BY DONN M. FRESARD AND ANDREW MCCORMACK
Daily Staff Reporters
Published April 20, 2004
Seeking to keep an 18-year-old tradition alive, a group of
University students and alumni participated in an alternative Naked
Mile run at 11:00 last night.
They evaded a police campaign against the run by scheduling it
one night early and altering the route.
All Naked Mile participants reached for comment requested that
their last names not be printed.
About four years ago, the University began a campaign with the
Ann Arbor Police Department to end the Naked Mile due to concerns
about student safety. During the 1990s, the event had grown into a
media spectacle with the run eventually being broadcast on the
But the runners didn’t have to worry about gropers or
cameras last night. Susan, who said she rode a bicycle while
clothed to scout the course and relayed information with the
runners via cellular phone, described the event as a success.
“The only problem we encountered was at the corner of
State Street and Washington (Street), where a cop car pulled up,
but nobody was stopped,” she said. “We all sprinted
away at that point.”
The group was reportedly comprised of 13 naked runners, two
clothed bicyclists and one naked bicyclist. Three members of the
group were recent University graduates, while the rest were
Runners said they took extra precautions against police
intervention by setting up safe houses and plans to scatter if they
saw a patrol.
Justifications for the run varied among the participants, with
some citing personal and political expression as their
“I think the Naked Mile has been deteriorating, and these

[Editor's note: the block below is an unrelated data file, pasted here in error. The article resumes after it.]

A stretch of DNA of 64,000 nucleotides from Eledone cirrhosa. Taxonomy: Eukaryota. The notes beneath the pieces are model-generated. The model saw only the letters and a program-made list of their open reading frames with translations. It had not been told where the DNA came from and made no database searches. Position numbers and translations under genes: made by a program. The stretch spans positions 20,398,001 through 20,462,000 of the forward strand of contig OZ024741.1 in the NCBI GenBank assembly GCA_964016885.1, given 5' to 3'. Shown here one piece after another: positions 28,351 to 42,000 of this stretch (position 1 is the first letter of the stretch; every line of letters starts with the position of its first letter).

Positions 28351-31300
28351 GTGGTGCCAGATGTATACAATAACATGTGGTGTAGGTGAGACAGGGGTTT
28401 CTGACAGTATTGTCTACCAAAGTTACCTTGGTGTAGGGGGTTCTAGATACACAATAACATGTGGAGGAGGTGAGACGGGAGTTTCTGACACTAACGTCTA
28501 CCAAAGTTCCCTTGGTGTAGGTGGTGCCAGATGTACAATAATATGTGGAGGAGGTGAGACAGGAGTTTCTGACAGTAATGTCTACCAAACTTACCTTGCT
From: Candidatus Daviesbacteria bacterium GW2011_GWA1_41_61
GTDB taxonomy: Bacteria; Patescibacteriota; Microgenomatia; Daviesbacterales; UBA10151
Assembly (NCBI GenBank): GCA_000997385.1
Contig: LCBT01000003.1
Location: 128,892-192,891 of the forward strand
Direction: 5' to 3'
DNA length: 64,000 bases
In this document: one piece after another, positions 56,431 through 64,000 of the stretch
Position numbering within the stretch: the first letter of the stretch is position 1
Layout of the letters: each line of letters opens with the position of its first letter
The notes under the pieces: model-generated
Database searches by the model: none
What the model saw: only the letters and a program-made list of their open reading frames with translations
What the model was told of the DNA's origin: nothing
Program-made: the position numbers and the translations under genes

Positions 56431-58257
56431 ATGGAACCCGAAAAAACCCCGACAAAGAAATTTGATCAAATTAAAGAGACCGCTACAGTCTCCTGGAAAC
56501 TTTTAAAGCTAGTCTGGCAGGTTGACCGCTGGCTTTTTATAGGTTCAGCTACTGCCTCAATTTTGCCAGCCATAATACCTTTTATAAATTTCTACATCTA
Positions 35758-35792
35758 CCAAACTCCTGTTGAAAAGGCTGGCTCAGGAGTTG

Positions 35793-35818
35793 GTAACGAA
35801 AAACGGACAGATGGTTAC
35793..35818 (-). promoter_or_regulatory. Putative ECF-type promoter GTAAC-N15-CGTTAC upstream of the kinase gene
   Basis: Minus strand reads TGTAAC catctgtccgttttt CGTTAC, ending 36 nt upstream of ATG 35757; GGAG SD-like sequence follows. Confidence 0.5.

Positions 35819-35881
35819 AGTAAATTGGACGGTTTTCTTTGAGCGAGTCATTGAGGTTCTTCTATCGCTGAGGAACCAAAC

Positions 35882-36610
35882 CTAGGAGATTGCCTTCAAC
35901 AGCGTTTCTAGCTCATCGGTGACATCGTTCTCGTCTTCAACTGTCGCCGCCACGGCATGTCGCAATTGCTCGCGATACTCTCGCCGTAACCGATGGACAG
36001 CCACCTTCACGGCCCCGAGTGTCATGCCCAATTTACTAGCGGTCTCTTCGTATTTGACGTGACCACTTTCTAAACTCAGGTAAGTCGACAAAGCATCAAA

grassroots efforts are the only way to bring it back,” said
Adrien, a University alum who participated in the run.
Danielle, an LSA senior, said she felt the participants acted in
the true spirit of the Naked Mile.
“We ran with the heart of it, with no freaky men with
cameras,” she said. “I’m not an
Some runners expressed defiance toward the Department of Public
Safety and the AAPD for what they perceived as a crackdown on the
“There isn’t a single person who ran here tonight
that wasn’t angry at the police,” Adrien said, adding
that the runners’ outrage was caused by what they felt was a
draconian suppression of the Naked Mile. “I hope people will
be inspired to do similar acts in the next 48 hours.”
Danielle expressed similar concerns with the social implications
of the DPS and AAPD’s crackdown on public nudity.
“It’s a superficial expression, but a true one, that
I can own my body,” she said.
Not all of the runners, however, described their motivations as
political. Some said it was “nice” to end their time at
college with friends.
“We got to smack our asses at Starbucks;” Danielle
said. “What could be better?”
DPS spokeswoman Diane Brown said she had not heard that a naked
run would be taking place tonight, and that DPS had scheduled
patrols for tomorrow night in anticipation of nude runners.
While running naked in public is a crime with a $500 dollar fine
and punishable for up to one year in prison, Brown said the
University’s concern with the Naked Mile is the danger
students expose themselves to if they are brave enough to run in
Brown said in the past the event has often been a hotbed for
illegal activities. “It’s a mixture of drunken people,
illegal behavior, too many people, and too many people with ill
Many times the behavior results in runners being trampled or
creating traffic accidents, Brown said.
Brown also added, “We have dangers of sexual assault. We
had a report one year of a person in the crowd hitting naked people
with a bullwhip.”
In recent years, the University has also expressed worries on
how many runners in the Naked Mile are videotaped, DPS Director
Bill Bess said.
“When there are a number of persons watching the event,
these spectators are frequently taking digital photos, which may
end up on the Internet or TV. We have no control over that,”